When he left College, he went the following year to the Royal School of Church Music at Addington Palace , Croydon, in the UK, and after two years there, returned to South Africa to take up a post as Director of Music at St Andrew’s Bloemfontein, where he stayed just over ten years. He took over at St Andrews from Colin Yorke(OD). This in itself is an amazing story as Colin had gone straight to St Andrews as Director of Music on leaving school. Such was the quality of training given by Claude Brown. After St Andrews, Bunny went on to Kimberley Boys’ High, where he stayed for just one year before taking up the position of Director of Music at the Drakensberg Boys’ Choir School in in 1981. And this is where our paths crossed again. I was by then back in South Africa after an eight-year stint in the UK first as a student, also at the Royal School of Church Music, and then a seven year spell at Chichester as a singer in the Cathedral Choir and later as assistant organist. Bunny and I soon linked up again, and our two choirs, the boys’ choir, and the choir which I established very soon after returning to SA, the SABC Chamber Choir (Chanticleer Singers), regularly appeared together for concerts for TV and in concert halls. Sometimes I provided men for his choir, because they needed more tenors and basses, and sometimes we performed with the two choirs together. These were magnificent collaborations, and they led in later years to the Drakensberg Choir appearing at Starlight Classics when I was directing those. The boys were a key element in the concerts, and it resulted in a very fruitful relationship between the sponsor of the concerts, Rand Merchant Bank, and the Drakensberg school, and resulted in a new building at the school, funded by the bank. On a memorable occasion I also sang the Counter-tenor solos in Handel’s Messiah at the Linder Auditorium with Bunny conducting the Drakensberg Boys’ Choir. In fact I was the first professional counter-tenor in South Africa, having made my living doing this (along with teaching) at Chichester Cathedral.
The strong links between us as conductors, and the similarity of our styles of choir- and voice -training also meant that many ex-Drakies came to sing in my choirs in Johannesburg once they had left school. I still have many in my choirs, although Bunny left the Drakies in 2006 after 25 years of incredible and devoted service to that institution.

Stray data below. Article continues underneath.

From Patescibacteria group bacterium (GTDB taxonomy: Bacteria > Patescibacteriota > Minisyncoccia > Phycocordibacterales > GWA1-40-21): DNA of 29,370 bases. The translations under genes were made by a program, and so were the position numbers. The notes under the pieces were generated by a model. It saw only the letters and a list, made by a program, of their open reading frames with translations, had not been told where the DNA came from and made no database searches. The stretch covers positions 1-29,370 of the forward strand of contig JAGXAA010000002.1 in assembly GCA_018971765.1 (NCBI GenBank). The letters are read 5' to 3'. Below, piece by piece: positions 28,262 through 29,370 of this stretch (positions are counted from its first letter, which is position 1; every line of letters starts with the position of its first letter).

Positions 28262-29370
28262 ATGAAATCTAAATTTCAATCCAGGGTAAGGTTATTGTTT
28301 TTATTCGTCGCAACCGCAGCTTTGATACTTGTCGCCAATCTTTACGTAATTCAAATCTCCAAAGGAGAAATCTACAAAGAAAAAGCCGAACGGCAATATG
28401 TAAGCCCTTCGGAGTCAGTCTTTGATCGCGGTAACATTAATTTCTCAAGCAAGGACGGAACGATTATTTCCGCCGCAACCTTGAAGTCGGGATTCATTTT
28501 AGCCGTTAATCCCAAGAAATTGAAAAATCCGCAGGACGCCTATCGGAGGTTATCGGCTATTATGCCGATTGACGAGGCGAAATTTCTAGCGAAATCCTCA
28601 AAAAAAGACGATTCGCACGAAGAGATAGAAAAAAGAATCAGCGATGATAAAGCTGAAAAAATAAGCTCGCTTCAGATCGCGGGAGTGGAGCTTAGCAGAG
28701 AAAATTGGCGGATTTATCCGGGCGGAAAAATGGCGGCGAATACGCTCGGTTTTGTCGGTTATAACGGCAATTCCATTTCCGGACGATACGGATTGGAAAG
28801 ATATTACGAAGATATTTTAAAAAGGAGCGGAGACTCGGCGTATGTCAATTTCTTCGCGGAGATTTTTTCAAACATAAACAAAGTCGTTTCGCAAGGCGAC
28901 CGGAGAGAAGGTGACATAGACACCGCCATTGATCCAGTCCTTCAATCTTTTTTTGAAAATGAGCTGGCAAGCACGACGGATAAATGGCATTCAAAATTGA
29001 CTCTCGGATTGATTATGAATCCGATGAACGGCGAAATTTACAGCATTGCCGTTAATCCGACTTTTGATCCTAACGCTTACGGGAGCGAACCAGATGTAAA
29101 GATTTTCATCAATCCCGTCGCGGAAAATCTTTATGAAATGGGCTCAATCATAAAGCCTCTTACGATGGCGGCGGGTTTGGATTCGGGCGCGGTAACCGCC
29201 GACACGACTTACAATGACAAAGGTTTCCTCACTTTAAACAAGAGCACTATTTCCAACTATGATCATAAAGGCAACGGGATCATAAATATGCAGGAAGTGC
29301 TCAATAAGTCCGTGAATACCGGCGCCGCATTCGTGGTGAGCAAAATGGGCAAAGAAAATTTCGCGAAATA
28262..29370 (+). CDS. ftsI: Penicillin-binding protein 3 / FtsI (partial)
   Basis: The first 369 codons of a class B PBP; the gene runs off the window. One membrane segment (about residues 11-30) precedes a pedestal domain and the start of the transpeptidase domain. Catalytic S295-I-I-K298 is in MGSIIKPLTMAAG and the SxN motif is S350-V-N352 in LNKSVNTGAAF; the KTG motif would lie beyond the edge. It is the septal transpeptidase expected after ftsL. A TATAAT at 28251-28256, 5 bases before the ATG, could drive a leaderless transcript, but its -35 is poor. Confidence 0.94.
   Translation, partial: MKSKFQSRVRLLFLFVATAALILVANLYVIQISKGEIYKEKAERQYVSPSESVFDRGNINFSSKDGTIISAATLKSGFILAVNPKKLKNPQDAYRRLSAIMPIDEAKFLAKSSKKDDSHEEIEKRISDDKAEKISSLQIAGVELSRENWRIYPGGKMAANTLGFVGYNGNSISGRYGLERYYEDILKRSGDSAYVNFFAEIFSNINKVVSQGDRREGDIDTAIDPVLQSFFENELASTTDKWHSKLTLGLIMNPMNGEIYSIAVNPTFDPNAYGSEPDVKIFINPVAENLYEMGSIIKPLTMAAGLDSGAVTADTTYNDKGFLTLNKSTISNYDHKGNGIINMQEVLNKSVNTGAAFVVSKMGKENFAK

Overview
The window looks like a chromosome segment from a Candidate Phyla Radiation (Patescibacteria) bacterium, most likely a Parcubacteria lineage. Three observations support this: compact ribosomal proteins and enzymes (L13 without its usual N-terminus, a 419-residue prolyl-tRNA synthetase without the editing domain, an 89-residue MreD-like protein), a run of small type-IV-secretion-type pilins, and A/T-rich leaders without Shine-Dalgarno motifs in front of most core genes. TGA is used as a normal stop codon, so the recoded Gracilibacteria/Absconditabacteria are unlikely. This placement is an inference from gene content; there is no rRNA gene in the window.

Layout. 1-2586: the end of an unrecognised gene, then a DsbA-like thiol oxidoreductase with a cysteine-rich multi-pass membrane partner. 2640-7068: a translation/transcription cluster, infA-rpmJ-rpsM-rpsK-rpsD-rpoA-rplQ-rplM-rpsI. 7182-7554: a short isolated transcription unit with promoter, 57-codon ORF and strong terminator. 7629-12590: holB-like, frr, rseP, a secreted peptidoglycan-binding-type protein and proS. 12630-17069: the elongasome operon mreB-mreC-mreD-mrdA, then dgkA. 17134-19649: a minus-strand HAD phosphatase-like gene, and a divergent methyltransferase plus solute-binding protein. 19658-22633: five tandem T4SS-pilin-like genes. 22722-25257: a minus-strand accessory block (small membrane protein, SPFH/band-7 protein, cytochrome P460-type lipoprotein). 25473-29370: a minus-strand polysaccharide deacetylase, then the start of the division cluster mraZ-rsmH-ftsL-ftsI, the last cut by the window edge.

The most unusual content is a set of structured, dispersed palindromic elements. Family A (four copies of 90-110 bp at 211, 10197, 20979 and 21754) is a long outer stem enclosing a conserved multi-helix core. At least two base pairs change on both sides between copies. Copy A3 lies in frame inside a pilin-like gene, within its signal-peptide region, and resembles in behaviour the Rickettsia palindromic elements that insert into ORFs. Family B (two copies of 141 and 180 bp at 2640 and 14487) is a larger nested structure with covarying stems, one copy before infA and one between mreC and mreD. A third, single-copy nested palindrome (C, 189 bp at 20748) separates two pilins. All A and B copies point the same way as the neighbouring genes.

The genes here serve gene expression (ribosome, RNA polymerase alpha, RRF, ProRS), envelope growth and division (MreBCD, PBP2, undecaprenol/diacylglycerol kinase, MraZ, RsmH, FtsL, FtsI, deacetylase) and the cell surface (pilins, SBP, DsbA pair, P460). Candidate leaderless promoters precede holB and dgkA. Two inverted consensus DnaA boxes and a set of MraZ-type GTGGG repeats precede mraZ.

The following Head Chorister in 1964 was Alec (Granny) Grant…another extremely talented and unusual person. He was not a conductor of the choir as Bunny was, but a motivator and organiser of note. He was an excellent pianist and I remember his playing Ibert’s Le Petit Ane Blanc at a music concert in the Memorial Hall. He was an inspired head of choir, and led by him, and Gordon Denby, we made two further recordings of the choir. Alec was also an excellent actor, and he produced, much as Bunny had done with Let’s make an Opera, an amazing outdoor performance of King Lear. This was given in front of the then Brooke Library, now the smaller of the two chapels. Hal Kent was King Lear, and Alec had to stand in at the last minute for the Fool who had become ill…he was incredible. As a young standard 8 boy I was given the task of making the blood for the putting out of Gloucester’s eyes. I did this with a sort of religious fervour, using tomato sauce…this was in 1964, which I think was also Alec’s post-matric year. How he fitted everything in I don’t know. The second LP, which he helped to produce , was A Recital Of Carols, really a record of the sort of things which were performed at the Nine Lessons and Carols service, which was an annual highlight of the musical year at Bishops. This was a service which Doc Brown had instituted and nurtured in his 31 years at Bishops.